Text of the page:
Encyclopedia of Arkansas
Black Past

Other Information

BuzzFeed News

Henrietta Lacks

Our next topic of discussion is the immortal life of Henrietta Lacks. Specifically about tissue samples that were taken without her consent in 1951 and how they have advanced medical research for us today. A story of consent and righting a medical wrong.

Henrietta Lacks (born Loretta Pleasant) was born on August 1, 1920 in Roanoke, VA. She married David Lacks in 1941 and in the ten years they were married, they had five children. Their family lived in Baltimore, Maryland.

In January 1951, Henrietta went to the John Hopkins Hospital, one of the only medical facilities in the area that treated African Americans, for vaginal bleeding and abdominal pain. She was reported saying she felt like there was a knot in her womb. While in the hospital, Dr. Howard Jones, a gynecologist, discovered a large malignant tumor on Henrietta’s cervix.

Henrietta underwent radium treatments, the standard of the day, which involved stitching glass tubes of radium secured in fabric pouches to the cervix. During the procedure, the doctor took a couple tissue samples without Henrietta’s knowledge or consent, which at the time was an okay practice.

These tissue samples were sent to a lab run by physician George Gey, who was studying cancer tissue samples. Usually tissue samples didn’t last for a long duration of time, they normally deteriorated before significant tests could be run. However, not only had Henrietta’s cells survived the first day, they had nearly doubled within 24 hours. This meant that Henrietta’s cells were virtually immortal. They could survive on their own and duplicate every 20 to 24 hours.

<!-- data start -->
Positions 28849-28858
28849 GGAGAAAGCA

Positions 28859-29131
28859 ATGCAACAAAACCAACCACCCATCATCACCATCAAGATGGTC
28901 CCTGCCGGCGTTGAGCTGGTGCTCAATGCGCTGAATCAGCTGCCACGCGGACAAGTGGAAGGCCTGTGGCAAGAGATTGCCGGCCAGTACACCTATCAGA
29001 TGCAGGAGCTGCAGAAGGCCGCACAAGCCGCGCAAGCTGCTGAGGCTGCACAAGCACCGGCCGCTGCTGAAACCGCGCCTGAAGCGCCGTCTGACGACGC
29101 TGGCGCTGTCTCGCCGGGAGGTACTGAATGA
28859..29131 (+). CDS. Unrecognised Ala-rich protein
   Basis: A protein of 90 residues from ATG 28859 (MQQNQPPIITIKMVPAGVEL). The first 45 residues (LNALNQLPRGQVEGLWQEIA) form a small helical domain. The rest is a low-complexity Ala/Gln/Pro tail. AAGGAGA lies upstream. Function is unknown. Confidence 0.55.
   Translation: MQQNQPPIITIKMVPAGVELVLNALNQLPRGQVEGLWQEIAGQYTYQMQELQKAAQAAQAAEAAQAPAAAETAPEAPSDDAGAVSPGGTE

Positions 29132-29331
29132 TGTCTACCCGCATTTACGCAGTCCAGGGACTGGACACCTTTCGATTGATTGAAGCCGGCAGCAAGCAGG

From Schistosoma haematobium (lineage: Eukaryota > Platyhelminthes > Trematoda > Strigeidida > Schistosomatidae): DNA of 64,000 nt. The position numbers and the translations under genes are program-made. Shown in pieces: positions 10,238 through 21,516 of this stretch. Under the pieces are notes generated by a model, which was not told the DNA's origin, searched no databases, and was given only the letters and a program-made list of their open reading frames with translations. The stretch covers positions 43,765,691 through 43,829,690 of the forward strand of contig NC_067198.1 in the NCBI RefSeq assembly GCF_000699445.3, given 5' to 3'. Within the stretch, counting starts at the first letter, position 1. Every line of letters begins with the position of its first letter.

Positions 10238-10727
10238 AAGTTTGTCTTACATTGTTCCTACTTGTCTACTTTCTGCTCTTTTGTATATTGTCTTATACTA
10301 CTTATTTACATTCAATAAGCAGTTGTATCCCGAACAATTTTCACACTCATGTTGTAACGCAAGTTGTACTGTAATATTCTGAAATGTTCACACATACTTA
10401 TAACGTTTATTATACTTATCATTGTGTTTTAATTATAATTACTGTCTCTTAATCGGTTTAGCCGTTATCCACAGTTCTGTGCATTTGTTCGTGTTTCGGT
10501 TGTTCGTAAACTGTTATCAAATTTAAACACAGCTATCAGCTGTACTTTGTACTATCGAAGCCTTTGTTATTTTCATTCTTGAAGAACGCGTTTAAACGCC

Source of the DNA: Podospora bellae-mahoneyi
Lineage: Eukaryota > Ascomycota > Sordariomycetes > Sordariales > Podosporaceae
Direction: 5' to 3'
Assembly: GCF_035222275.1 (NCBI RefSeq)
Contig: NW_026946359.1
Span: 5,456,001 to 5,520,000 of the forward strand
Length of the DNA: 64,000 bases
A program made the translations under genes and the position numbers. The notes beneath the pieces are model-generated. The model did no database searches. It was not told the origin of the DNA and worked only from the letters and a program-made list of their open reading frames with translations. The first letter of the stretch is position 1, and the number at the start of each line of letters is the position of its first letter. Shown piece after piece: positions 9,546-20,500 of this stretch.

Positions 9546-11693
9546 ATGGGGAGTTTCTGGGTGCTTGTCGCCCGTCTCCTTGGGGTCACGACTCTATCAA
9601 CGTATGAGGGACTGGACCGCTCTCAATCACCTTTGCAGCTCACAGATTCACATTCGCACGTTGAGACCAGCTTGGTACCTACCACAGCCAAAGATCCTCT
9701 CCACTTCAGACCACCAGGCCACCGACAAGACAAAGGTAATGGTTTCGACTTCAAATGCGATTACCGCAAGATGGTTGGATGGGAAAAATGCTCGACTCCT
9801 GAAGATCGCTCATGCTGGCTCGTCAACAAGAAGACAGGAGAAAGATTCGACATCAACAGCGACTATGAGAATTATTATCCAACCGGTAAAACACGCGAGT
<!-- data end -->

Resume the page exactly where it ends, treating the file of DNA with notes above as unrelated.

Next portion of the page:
Her cells were nicknamed HeLa cells for the first two letters of her first name and last name. Her cells went on to be used in medical and scientific research all over the world. They were even used to help the development of the polio and COVID-19 vaccines. There are over 10,000 patents are registered involving her cells.

The tragedy is that Henrietta Lacks died on October 4, 1951 after a couple months in the John Hopkins Hospital. Her autopsy showed that the cancer had spread to her entire body. Her legacy lives on in the cells that were taken and used in the medical field.

For almost twenty years, her family didn’t know of the existence of the HeLa cells until a batch of them were contaminated by other samples and the children of Henrietta were getting phone calls about giving blood samples for further research. Her family found out that not only were the cells taken without anyone’s knowledge or consent, but they were being shared all around the world, along with Henrietta’s personal information.

There was no compensation to the family for the use of the cells. I’m not even sure if that was exactly an issue for them other than the fact that these cells from their dead mother were just treated as a scientific commodity. As if they didn’t come from a living, breathing human with a family and a love for cooking.

To learn more about Henrietta Lacks and the legacy she left behind, there is a book called The Immortal Life of Henrietta Lacks by Rebecca Skloot. There is a film based on Skloot’s book by the same name on HBO Max if you have access.